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TRI wants our merchant clients to be extra aware of the potential theft of data through the high shopping season.

The PCI Security Standards Council explains the following for your benefit:

 

"Malware has been the culprit behind many high profile retail breaches over the last year. And the holiday shopping season is a prime opportunity for hackers to take advantage of this and other vulnerabilities to steal valuable payment card data.

 

Check out this new infographic from the PCI Security Standards Council on tips retailers and others can take to protect their systems against malware attacks."

 

Click on image below to view the larger original

 

 

 

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January 15, 2015: Is it a day like any other in the world of the merchant?

 

It will be if your payment processing is PCI DSS v3.0 compliant. "Not so much" if you have decided to put the steps of this updated global security standard on the back burner.

 

The security measures have been instated for your and your customer’s benefit. It is only after billions of dollars of losses as a result of data breaches, in all areas of commerce, have these compliancy measures been developed. As digital communications have eased and quickened many administrative tasks, so has it made merchants' data more vulnerable to theft. PCI DSS v3.0 is a means to protect your business.

 

Along the payment processing chain, the areas impacted most by v3.0, as identified in The Green Sheet, a Payment Industry publication, include:

 

 1. Penetration testing requirements for all merchants has been expanded. Before v3.0, small businesses could achieve compliancy by walling-off data-sensitive areas of networks from their larger information network. Now they will be required to perform penetration testing on those seemingly secure areas as well, just as medium and large businesses have and must still.

 

2. Responsibility of third-party service providers (any entity that stores, processes or transmits payment card data) has also expanded. In particular, value-added resellers (VARs) will now be required to have unique passwords and “employ two-factor authentication for each of their merchant [clients] in order to remotely access the networks of those merchants".

 

3. E-commerce businesses that redirect consumers to third-party payment providers, especially when it is not transparent to the customer that they have been transferred to a third party processor. For example, it is obvious that the customer has been sent to PayPal for payment, but it is not obvious if the 3rd party processor has a “frame” imbedded in the merchant’s website that is actually collecting data, processed at a remote website. E-commerce merchants will now have to fill in a substantially longer SAQ (Self-Assessment Questionnaire) to assure the security of the third party providers. You may want to brew a pot of coffee for this one!

 

Additional office administration, new work routines and staff training that result from the increased security measures are unavoidable, but the steps may save you from a myriad of time and money-wasting headaches if you are ever deemed responsible for a customer's data breach. We mentioned the following in the July newsletter, but the points bear mentioning now again as the date for the new requirements approaches.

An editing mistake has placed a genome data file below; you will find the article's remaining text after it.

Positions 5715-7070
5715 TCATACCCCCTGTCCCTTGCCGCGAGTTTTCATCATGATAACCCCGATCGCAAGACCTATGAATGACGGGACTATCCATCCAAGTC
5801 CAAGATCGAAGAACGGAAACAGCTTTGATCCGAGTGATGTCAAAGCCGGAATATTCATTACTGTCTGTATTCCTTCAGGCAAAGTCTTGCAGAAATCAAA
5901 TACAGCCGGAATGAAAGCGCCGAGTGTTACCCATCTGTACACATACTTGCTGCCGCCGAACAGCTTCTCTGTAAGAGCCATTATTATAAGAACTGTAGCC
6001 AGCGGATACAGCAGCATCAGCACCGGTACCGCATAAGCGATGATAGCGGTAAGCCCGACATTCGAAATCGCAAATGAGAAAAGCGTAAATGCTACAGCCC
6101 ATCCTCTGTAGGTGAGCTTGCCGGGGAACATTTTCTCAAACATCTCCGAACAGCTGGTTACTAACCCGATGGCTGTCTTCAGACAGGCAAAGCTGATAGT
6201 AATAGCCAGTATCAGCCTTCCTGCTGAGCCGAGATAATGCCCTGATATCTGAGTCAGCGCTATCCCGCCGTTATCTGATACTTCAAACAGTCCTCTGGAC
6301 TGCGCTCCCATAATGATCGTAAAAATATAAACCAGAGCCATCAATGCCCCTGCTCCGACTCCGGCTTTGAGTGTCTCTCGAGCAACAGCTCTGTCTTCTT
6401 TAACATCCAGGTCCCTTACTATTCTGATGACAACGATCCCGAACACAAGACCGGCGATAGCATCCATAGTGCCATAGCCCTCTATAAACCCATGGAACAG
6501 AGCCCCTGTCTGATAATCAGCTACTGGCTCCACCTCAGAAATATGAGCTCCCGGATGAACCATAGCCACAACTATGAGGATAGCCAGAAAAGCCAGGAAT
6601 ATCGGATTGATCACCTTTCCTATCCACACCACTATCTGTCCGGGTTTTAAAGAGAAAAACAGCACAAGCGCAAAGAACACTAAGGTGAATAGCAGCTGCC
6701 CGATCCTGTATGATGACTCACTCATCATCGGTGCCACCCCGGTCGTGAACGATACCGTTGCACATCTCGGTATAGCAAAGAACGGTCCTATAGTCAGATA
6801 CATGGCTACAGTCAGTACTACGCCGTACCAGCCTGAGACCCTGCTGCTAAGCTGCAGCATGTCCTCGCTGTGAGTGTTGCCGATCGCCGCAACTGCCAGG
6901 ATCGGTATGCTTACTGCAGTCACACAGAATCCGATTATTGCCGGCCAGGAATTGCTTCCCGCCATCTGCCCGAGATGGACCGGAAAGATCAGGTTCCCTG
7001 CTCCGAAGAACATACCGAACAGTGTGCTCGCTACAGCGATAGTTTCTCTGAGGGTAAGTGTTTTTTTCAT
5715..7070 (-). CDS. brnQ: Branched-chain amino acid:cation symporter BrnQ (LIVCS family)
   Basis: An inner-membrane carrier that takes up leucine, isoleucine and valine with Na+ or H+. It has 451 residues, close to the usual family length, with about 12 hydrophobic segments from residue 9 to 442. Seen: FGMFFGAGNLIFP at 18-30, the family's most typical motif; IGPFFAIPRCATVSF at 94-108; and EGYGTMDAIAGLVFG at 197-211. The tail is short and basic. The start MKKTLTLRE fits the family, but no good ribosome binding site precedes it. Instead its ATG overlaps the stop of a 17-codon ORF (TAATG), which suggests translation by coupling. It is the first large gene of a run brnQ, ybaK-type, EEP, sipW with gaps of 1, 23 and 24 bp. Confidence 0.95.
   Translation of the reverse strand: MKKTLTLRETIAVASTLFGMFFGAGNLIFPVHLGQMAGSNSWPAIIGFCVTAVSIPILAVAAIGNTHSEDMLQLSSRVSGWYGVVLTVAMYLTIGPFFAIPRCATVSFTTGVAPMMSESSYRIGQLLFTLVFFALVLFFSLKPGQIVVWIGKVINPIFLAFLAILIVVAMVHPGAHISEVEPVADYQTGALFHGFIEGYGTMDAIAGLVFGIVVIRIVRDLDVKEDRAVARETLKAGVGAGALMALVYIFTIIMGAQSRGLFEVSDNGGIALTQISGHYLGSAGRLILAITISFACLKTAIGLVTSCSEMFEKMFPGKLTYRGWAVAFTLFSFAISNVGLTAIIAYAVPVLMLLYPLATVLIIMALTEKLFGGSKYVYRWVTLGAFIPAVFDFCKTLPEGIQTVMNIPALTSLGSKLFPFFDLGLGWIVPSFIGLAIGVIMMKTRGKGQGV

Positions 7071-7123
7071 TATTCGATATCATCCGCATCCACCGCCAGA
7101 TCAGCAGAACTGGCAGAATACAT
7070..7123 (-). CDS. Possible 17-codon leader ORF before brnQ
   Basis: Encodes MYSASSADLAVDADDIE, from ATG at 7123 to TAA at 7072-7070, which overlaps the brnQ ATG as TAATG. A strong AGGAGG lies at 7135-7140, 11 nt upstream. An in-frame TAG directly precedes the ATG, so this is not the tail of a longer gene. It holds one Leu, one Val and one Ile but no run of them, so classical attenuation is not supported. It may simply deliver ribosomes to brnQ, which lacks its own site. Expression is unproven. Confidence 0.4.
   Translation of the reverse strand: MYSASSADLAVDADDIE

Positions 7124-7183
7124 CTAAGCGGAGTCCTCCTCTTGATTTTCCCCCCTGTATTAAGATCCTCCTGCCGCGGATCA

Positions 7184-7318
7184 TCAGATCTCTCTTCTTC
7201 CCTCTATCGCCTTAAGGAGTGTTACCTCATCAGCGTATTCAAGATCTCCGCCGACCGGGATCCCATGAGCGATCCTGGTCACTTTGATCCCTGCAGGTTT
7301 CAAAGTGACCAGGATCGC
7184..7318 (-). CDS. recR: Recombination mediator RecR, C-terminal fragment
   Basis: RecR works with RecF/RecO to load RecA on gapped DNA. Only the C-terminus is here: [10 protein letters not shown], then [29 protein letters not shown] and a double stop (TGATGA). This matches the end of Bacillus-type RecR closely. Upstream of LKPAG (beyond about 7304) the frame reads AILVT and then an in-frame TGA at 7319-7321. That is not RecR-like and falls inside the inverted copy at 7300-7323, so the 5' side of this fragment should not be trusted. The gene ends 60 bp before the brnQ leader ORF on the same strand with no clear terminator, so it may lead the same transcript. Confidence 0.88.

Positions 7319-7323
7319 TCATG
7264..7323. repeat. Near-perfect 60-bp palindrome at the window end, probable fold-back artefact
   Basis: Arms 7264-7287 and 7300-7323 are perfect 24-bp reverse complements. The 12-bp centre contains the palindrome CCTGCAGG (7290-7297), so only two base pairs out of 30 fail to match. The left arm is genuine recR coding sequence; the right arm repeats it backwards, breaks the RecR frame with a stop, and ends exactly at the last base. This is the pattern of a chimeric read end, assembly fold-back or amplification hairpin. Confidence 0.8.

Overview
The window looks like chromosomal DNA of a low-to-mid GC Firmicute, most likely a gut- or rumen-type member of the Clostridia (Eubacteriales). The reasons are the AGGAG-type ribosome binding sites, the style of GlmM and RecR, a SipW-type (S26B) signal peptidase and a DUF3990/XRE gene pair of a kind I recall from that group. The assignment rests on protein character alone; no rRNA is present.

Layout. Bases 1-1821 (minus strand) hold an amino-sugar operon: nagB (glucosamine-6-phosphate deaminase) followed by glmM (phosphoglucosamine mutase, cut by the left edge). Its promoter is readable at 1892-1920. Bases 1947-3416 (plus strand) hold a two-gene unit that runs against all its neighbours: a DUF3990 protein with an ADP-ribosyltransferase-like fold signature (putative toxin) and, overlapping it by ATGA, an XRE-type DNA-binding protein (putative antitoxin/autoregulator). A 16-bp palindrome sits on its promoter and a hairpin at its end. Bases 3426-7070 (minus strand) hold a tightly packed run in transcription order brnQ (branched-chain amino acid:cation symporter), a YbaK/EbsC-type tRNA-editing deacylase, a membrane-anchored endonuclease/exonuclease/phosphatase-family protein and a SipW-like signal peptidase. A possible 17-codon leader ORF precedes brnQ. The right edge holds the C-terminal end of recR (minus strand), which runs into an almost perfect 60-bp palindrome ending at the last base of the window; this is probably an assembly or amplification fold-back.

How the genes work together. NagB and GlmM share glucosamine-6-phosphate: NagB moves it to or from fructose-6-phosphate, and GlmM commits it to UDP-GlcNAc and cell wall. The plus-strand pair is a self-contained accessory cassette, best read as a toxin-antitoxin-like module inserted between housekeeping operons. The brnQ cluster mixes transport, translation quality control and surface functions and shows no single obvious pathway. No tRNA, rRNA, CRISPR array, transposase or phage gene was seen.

If a data breach did occur at your business, depending on the breadth of the breach of customer data, your responsibilities could include:

  • Notifying customers and the attorney general
  • Monitoring credit for those customers who had been affected
  • A forensic examination to determine if and how a breach occurred, meaning that a shutdown of a POS might be required for some inconvenient length of time
  • Replacing cards whose data had been compromised may be required by the card issuers
  • Fines administered by those issuers whose cards were involved

 

First, learn more today about the Security Standards on the PCI SSC's website, including what you need to do in the near future to be compliant. 

 

The TRI website has more information you need to get started. 

 

The TRI Customer Service team is available to support and guide our customers as always.

 

The company at large is dedicated to keeping your business and its reputation preserved. We at TRI have embraced our obligation to our customers for their data’s security for over 20 years. TRI continues to affirm that trust by assuring our own PCI compliance.

 

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emv card 300wGet Informed About EMV Now. Your Business Depends on It.

 

As EMV becomes a required media for payment by issuing banks, you can now become more informed about the technology and policy surrounding it with plain language explanations geared for all users; from merchants to customers.

 

Over the past couple years several website resources have popped up intending to help inform consumers and businesses about EMV (Europay, MasterCard and Visa) cards. They tended to be somewhat technical - or too simple. The EMV Connection website provides useful, ongoing information to all interested parties: EMV Issuers, EMV Merchants, EMV Acquirers/Processors and EMV Consumers. Please visit the EMV Connection >>

 

Previous TRI Blog Articles Regarding EMV:

  1. 1. EMV Updates for Spring 2014
  2. 2. Get Ready! Transition to EMV Cards No Longer Optional